In a very real sense, every product manager is in the risk management business. Every investment decision we make represents a risk.

Should we go for a big project that can potentially redefine our position, or maybe a handful of medium-sized efforts, or continue plowing through the laundry list of bug fixes and incremental features that our customers are always pushing for?

I see way too many product managers out there pursuing what they consider the low-risk path of just adding features and fixes. Many product managers think the “safe” bet is to continue along the current path protecting what they have. But many of us have learned the hard way that in this business, playing it safe is usually one of the least safe things you can do. Few products can continue to thrive when all they do is play defense, trying to protect their position rather than move forward with innovations.

Innovation is something we have to constantly pursue. And innovation involves taking risks.

Product managers have to get comfortable with risk. You simply can’t innovate the way you need to if you don’t.

But that doesn’t mean you shouldn’t do everything you can to mitigate that risk.

There are several techniques and practices which are designed to effectively reduce the risk of being wrong, yet still give yourself the chance to find out if you might be right. Here are five of my favorite techniques for managing risk:

1. Understand the objectives. Make sure you have a very clear understanding of what problem you want to solve, who you want to solve it for, and how you’ll know if you succeed. Do an opportunity assessment.

2. Prototype your ideas. The process of creating a prototype will force you to think through the idea at a much deeper level, and will uncover many of the lurking issues, as well as expose ways to make the idea better.

3. Test your prototype on target users. Most important of all, take your prototype out of the office and put it in front of real target users to see what they think. But if things don’t go great right away, don’t give up quite yet. It is normal to require a few iterations of the prototype before users see the virtue of the idea (and can figure out how to use the product well enough to actually see the benefits).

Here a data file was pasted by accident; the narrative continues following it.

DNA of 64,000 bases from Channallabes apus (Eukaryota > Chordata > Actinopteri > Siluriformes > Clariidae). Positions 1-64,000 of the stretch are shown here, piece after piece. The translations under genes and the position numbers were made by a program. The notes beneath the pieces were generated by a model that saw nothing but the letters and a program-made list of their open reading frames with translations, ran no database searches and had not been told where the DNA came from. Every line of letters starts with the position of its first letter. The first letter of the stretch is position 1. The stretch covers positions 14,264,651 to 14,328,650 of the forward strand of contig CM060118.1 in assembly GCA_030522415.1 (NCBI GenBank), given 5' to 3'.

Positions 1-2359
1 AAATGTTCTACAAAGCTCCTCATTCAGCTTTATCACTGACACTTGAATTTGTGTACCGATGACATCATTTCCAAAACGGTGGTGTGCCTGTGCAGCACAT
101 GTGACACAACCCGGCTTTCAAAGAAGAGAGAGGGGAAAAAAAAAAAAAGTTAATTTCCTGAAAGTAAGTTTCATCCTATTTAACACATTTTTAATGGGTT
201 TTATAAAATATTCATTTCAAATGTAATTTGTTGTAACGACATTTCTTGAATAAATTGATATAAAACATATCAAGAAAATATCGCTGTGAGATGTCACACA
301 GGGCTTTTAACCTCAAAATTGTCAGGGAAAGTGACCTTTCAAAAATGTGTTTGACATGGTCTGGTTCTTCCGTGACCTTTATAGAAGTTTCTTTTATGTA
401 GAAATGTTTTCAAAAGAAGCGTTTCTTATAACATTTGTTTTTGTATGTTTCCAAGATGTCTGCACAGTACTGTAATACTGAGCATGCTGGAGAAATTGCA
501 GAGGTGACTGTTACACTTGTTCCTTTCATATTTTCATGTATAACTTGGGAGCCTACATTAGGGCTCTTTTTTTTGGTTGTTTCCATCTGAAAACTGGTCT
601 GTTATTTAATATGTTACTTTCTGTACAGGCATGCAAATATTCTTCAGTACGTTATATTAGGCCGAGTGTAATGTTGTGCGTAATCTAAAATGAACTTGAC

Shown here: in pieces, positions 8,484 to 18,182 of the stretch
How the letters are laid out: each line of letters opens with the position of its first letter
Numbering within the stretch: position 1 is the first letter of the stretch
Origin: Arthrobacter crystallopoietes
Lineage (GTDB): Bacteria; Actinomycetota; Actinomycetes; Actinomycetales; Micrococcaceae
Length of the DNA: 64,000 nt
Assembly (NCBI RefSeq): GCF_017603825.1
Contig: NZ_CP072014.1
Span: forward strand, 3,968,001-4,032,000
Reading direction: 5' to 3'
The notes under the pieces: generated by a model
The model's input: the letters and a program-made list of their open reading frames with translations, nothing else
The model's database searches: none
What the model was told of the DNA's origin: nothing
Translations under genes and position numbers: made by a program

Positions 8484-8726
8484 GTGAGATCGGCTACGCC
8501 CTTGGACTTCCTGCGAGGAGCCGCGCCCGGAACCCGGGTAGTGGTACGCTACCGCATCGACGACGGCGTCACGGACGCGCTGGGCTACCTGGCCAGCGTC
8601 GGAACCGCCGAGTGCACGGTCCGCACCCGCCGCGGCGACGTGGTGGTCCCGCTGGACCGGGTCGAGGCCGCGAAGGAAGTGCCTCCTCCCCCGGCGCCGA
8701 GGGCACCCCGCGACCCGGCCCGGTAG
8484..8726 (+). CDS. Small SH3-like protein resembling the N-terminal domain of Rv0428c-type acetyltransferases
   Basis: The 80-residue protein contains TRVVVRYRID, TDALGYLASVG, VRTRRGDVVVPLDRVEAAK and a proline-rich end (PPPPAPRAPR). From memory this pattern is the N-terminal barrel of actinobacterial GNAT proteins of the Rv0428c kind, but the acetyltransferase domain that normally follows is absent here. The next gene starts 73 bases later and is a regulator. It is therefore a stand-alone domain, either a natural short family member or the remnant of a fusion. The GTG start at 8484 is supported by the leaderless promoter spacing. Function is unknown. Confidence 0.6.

4. Assess the feasibility before starting to build. Use your lead engineers during discovery to understand the complexities and costs before deciding to spend the time and money to build the product.

5. Deploy gently. Once you’ve built the product and are ready to roll it out, be sensitive to your users and customers, especially if this is a significantly new approach to an existing product. Remember that different users adapt to change at different rates, and they need to be able to try out and learn the new product at their own pace.

A few other notes on risk:

– Sleep on it. Give yourself a chance to think about new ideas before giving in to the temptation to immediately say no. Many people think the easiest way to be right 80% of the time is to say no to every new idea they hear. Unfortunately, they’ll also never enjoy the success of a winning idea.

– Pick your battles. Many products take risks in areas that really don’t provide any rewards. These are gratuitous risks. Save your risks for areas that matter.

– Consider a spin-off. If you’re in a big, conservative, risk-averse company, it may make sense to spin-off the group to pursue the idea. You can always bring the group back in if things go really well, but if they don’t you don’t risk the brand or the company’s assets.

– Encourage a risk-taking culture. There is much you can do to promote risk taking. Note also that some national cultures are much more comfortable with risk than others. If you live in a risk-averse country, you’ll need to work especially hard to find product leaders and management that are comfortable with risk.

– Have faith. After all is said and done, even if you’ve done everything you can to mitigate the risk, sometimes you just need to have a little faith in your ideas and give the product a chance in the marketplace.

If your team hasn’t pursued anything significant in the past couple years, I hope you’ll take a fresh look at what you could do to take your product to the next level. Acknowledge the risk, but then follow the techniques above to mitigate those risks, and hopefully get you and your management to the point that you feel comfortable enough to move forward and take the idea to market.

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